Basic Facts About Proposition 28

Disclaimer: The information below has been extracted from the measure 28 language passed by California voters in November 2022 and an analysis of the measure from the Legislative Analyst's Office. Certain aspects of the measure must be determined by the various entities named in the measure and therefore remain unknown at this point.


Measure 28 adds The Arts and Music in Schools— Funding Guarantee and Accountability Act to the California Education Code to provide a minimum source for annual funding to “supplement arts education programs” for pupils attending K–12 public and charter schools.

Beginning with fiscal year 2023–24, funds will be allocated by the California Department of Education (CDE) to each local educational agency (LEA). The distribution will be based on preschool and K–12 enrollment.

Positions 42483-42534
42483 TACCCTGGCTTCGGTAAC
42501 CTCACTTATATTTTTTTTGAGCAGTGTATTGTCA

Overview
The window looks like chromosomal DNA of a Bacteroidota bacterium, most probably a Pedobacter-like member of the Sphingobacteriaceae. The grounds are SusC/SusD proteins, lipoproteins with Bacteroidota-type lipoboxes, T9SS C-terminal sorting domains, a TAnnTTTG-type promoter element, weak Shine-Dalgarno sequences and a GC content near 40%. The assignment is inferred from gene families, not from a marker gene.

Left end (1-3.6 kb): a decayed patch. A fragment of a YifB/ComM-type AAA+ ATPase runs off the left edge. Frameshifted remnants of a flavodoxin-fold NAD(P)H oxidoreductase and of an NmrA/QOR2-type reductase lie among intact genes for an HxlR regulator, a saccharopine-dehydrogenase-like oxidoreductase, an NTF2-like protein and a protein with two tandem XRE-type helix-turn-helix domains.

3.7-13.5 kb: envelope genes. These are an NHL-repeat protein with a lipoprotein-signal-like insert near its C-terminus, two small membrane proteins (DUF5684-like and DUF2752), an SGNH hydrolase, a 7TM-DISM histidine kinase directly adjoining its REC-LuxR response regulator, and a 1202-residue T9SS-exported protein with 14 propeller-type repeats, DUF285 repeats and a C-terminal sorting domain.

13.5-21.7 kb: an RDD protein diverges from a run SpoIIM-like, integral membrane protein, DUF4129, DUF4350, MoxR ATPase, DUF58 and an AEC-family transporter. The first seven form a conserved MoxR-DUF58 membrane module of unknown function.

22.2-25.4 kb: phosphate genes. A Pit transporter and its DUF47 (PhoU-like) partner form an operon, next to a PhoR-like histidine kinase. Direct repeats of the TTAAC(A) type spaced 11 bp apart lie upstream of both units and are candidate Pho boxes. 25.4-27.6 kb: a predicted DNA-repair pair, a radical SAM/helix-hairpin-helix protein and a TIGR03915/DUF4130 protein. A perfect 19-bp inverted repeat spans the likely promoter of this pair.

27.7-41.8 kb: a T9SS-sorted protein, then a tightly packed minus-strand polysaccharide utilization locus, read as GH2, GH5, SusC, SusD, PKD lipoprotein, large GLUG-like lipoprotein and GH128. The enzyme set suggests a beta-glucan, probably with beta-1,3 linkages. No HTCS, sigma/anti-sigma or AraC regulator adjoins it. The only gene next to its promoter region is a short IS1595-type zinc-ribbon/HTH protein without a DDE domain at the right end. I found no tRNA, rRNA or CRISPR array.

• 70 percent will go to schools based on their share of statewide enrollment.
  • 30 percent will go to schools based on their share of low-income students enrolled statewide.
  • Up to 1 percent may be used by local governing boards for administrative expenses.
The actual amount of funding will be published by the Director of Finance in the annual May revision of the Governor’s budget.

LEAs must
  • Submit an annual board-approved report “in a manner determined by the Superintendent”
  • Post how funds were spent on their websites.

Prop 28 Discussion Opportunity
Attend the upcoming TCAP Regional Network meetings, as they have had Prop 28 as a topic at each one. Also, there is time for them to talk within regions to hear from others in their areas.

Proposition 28 Planning

Step 1  Find your school’s or district’s Prop 28 estimates.
Step 2  Read the Proposition for more clarity.
Step 3  Review Funding percentages and what these can be used for.
Step 4  Make a plan

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